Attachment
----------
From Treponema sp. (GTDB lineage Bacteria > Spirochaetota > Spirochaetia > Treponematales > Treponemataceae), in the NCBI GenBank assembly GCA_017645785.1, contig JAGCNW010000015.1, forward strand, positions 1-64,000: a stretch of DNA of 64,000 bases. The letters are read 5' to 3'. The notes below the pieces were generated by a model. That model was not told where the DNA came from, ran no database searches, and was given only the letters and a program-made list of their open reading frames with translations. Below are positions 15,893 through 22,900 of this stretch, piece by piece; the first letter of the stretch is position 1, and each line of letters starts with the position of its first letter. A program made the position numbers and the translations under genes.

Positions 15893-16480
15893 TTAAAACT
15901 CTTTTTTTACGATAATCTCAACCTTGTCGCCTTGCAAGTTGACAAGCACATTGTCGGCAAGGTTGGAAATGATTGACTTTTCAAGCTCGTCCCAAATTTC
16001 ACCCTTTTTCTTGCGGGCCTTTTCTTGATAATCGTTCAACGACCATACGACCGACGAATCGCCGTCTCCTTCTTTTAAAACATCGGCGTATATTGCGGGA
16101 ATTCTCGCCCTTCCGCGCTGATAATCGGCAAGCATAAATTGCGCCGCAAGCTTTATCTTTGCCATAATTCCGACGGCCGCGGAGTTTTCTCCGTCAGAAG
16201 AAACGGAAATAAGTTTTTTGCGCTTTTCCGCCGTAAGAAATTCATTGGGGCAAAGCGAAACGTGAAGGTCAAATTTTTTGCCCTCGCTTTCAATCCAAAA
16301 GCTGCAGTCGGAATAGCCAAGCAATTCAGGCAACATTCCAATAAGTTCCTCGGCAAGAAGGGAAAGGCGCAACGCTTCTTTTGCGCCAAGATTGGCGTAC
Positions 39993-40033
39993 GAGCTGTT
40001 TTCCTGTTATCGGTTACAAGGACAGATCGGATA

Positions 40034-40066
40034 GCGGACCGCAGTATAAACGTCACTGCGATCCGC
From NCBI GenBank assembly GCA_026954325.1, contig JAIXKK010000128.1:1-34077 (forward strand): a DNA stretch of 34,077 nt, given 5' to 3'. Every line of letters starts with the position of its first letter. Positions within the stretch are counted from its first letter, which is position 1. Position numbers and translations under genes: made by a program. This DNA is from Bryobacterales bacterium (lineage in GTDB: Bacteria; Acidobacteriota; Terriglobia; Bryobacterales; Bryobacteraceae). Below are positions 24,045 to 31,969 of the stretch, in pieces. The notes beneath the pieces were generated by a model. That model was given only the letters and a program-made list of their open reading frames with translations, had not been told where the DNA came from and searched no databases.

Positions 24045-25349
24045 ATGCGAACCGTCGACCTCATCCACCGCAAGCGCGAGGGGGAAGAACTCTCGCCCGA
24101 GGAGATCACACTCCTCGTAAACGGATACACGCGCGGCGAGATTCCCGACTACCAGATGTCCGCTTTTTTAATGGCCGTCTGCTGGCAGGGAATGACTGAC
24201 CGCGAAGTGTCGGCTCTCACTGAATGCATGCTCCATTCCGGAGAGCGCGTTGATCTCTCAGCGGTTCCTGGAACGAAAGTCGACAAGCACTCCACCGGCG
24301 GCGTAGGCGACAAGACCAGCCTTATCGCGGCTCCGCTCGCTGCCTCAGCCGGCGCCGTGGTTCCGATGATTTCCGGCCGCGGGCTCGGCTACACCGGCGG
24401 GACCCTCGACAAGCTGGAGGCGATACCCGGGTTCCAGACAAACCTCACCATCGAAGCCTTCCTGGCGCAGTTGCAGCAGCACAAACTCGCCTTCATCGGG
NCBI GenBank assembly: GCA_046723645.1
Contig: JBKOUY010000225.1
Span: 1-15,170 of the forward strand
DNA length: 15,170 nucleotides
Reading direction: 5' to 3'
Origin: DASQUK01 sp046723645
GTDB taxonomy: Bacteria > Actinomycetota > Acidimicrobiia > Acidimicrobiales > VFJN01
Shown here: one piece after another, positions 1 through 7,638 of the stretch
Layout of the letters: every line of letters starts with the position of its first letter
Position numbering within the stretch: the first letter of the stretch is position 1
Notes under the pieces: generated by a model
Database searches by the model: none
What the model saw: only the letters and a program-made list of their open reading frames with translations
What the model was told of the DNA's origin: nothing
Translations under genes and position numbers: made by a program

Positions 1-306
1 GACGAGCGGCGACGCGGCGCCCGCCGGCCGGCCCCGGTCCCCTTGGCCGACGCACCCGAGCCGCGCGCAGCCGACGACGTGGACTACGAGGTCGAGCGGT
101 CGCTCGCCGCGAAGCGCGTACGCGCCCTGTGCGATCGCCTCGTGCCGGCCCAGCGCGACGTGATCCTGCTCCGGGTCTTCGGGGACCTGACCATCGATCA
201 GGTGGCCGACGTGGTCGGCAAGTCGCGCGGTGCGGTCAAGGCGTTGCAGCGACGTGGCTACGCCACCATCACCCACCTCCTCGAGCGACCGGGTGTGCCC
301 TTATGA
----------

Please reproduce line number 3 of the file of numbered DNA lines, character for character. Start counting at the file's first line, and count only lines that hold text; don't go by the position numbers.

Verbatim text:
15893 TTAAAACT